by Burke Speaker | December 10, 2013 10:27 am
The US government has sold its last shares in General Motors (GM) stock — formally ending the US government bailout of the automaker.
The government sold its remaining 31 million shares after starting with 500 million in 2010.
In all, taxpayers lost $10.5 billion on the auto industry bailout (via USA Today).
The Treasury department said it recovered $39 billion from selling its GM stake, and had put $49.5 billion of taxpayer money directly into the GM bailout.
The total bailout rises to $51 billion, including another $1.5 billion that Treasury put into programs to keep GM suppliers afloat and to make sure owners’ warranties were honored, plus some into the old GMAC finance company that’s now known as Ally — separate from a much larger Ally bailout.
GM shares closed today at a record $40.90, up 73 cents or 1.8%. The Treasury announcement came after markets closed, and the impending exit, which Treasury has said would come by the end of the year, might have nothing to do with the advancing share price.
The sale by the US government of its shares was not expected to make that much of a splash as most knew it was coming. “People have been factoring this in for awhile,” GM CFO Daniel Ammann said in an interview.
The loss in shares, US government officials note, had far less on an impact than letting GM fail.
“Inaction could have cost the broader economy more than one million jobs, billions in lost personal savings, and significantly reduced economic production,” US Treasury Secretary Jacob Lew said in a statement.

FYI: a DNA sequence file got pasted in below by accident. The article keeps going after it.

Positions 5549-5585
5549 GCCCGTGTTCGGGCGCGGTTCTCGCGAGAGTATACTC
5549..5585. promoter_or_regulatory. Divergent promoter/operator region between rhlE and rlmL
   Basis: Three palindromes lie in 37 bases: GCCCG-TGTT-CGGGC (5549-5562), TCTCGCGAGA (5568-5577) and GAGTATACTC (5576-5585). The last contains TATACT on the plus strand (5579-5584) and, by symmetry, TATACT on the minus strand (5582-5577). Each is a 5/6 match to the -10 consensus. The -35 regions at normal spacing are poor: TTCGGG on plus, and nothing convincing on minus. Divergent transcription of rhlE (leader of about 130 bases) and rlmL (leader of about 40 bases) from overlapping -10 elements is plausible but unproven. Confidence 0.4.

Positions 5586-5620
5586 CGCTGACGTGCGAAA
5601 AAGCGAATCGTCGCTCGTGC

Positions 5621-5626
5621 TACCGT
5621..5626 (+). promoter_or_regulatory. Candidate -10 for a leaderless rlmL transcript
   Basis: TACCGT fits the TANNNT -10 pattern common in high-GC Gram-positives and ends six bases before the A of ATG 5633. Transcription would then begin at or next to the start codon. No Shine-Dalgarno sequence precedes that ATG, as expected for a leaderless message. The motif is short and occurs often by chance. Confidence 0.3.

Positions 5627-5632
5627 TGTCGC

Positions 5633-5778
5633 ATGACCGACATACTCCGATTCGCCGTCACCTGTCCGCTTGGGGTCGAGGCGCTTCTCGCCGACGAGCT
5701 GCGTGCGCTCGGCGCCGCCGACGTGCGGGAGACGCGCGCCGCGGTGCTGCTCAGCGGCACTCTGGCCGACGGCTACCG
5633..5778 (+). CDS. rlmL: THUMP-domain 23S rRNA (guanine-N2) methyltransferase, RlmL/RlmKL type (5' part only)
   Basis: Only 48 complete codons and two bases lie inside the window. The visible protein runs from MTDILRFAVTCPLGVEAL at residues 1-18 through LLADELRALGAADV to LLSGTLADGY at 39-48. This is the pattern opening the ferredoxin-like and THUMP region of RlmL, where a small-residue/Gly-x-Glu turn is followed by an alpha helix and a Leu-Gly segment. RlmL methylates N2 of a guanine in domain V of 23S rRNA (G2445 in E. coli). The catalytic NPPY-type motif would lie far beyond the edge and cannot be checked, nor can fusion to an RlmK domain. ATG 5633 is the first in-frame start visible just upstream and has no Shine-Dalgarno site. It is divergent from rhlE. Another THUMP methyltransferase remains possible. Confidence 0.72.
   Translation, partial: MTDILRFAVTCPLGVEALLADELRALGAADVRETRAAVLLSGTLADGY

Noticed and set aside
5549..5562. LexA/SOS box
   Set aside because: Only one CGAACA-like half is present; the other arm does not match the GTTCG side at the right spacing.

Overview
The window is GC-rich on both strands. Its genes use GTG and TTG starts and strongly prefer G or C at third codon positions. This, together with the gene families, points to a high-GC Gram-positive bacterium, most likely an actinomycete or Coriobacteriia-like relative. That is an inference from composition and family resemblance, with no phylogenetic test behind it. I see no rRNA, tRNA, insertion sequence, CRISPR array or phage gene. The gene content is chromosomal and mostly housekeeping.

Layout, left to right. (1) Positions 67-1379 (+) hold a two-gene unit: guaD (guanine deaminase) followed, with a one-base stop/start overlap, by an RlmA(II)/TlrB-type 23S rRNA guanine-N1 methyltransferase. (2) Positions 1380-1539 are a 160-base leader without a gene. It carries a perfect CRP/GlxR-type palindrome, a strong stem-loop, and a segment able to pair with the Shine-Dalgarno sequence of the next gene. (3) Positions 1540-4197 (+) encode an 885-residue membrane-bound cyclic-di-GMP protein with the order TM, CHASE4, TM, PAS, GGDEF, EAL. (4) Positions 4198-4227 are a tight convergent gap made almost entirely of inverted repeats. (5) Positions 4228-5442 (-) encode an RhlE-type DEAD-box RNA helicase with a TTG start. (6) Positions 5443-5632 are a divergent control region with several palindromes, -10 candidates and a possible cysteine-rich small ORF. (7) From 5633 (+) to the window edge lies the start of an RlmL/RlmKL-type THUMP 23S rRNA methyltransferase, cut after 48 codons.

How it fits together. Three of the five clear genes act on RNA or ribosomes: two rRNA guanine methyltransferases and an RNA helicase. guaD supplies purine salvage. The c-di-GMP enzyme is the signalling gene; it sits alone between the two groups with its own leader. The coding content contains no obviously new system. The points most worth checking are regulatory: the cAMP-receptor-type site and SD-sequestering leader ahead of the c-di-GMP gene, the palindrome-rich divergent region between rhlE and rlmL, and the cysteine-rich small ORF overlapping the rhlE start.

President Obama also added that the impact of preserving GM was significant.
“Some of the most high-tech, fuel-efficient cars in the world are once again designed, engineered, and built right here in America — and the rest of the world is buying more of them than ever before,” he said.
It’s also important to note that the bailout was estimated to have saved some 1.2 million American jobs.
Additionally, a new study today by the Center for Automotive Research stated that the federal rescue of GM preserved $34.9 billion in tax revenue.
While many investors and analysts had expected that GM would start issuing dividend payments on the shares, GM has yet to announce if this will happen.
Of course, with the bailout now officially over, GM can begin paying its execs however it wants — after being limited in exec pay by the bailout rules.
GM stock is up 5.8% in the past week and General Motors stock is up 42% year to date.
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